Endangered Bowhead Whales Sing Again
Brett Smith for redOrbit.com – Your Universe Online
When University of Washington marine biologist Kate Stafford set out to record whale songs in the remote, icy waters off the coast of Greenland, she had no idea that her microphones would pick up a chorus of bowhead whales, potentially signifying a resurgence of the endangered animal.
Stafford detailed the five winter months of nearly 60 unique songs in an article published this week in the open-access journal Endangered Species Research.
The region between Greenland and the northern islands of Norway hardly has the reputation for being a whale hot spot, in fact about 40 sightings of bowhead whales have been reported there since the 1970s. However, Stafford and her colleagues fixed two underwater microphones to the seafloor in Fram Strait and left them there for the length of the device´s battery life–almost one year.
“We hoped to record a few little grunts and moans,” Stafford said. “We were not expecting to get five months of straight singing.”
Stafford´s team positioned the two underwater microphones, or hydrophones, 60 miles apart. From September 2008 through July 2009, the team recorded over 2,100 hours of simultaneous recordings. To conserve battery power and take recordings for a longer period of time, the hydrophones operated similar to time-lapse photography, taking ℠snapshots´ for nine minutes out of every half hour.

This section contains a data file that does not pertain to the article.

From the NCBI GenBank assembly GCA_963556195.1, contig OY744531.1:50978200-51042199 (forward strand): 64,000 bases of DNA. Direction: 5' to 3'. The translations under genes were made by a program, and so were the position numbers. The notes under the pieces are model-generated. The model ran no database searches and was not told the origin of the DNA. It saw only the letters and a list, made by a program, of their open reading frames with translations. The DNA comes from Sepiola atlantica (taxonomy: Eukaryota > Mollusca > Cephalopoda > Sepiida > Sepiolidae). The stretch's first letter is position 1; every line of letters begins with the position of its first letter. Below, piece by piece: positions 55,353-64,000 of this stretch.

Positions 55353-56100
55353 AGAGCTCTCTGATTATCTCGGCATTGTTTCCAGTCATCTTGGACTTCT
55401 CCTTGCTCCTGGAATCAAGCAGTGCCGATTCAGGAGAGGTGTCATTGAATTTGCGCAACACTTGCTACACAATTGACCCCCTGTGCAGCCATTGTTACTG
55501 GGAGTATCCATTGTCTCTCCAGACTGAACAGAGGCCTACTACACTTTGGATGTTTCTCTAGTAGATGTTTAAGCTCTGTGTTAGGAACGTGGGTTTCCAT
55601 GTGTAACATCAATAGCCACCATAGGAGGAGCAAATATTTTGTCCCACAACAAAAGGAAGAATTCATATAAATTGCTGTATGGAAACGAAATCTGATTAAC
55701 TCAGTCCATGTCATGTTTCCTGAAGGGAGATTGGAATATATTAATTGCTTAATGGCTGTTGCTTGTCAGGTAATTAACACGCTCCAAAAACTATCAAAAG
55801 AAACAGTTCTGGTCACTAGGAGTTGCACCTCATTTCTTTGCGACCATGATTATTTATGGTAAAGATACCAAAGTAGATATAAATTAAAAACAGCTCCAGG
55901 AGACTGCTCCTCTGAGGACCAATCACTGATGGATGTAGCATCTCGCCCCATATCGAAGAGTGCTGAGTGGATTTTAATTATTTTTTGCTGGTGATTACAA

Scientists believe that bowhead males sing primarily during the mating season and bowheads are like some species whose individuals sing the same song their whole lives: more than 60 males passed through the Fram Strait. The report also concluded that if each male has a female companion–there may been more than 100 whales who pass through the strait´s icy waters.
If bowhead males sing one song or all males of a population sing a different song each mating season, like some whale species, the catalog of tunes captured by Stafford´s team is impressive by most standards.
“Whether individual singers display one, multiple or even all call types, the size of the song repertoire for“¦ bowheads in 2008-2009 is remarkable and more closely approaches that of songbirds than other“¦ whales,” the team noted in the report.
Perhaps not surprisingly, the whales sang the most during the coldest times of the recording period, when the densest ice concentrations lead to almost complete darkness underwater. Bowhead whales have been known to use their massive heads to break through this ice in search of air or food.
Bowhead whales are the only known baleen whales that have adapted to live year-round in the Arctic. Of the four identified populations, two appear to be recovering from the commercial whaling industry that decimated their numbers from 1600s to 1800s. The Spitsbergen population, which was the focus of this latest study, was believed to be the largest; at one time numbering between 25,000 to 100,000 whales. This population has shown little evidence of recovery and is currently classified by IUCN Red List as Critically Endangered.
According to Stafford, the extensive recordings are good news for the Spitsbergen population and they open the door to new research and techniques designed to more accurately assess the arctic whale´s population size.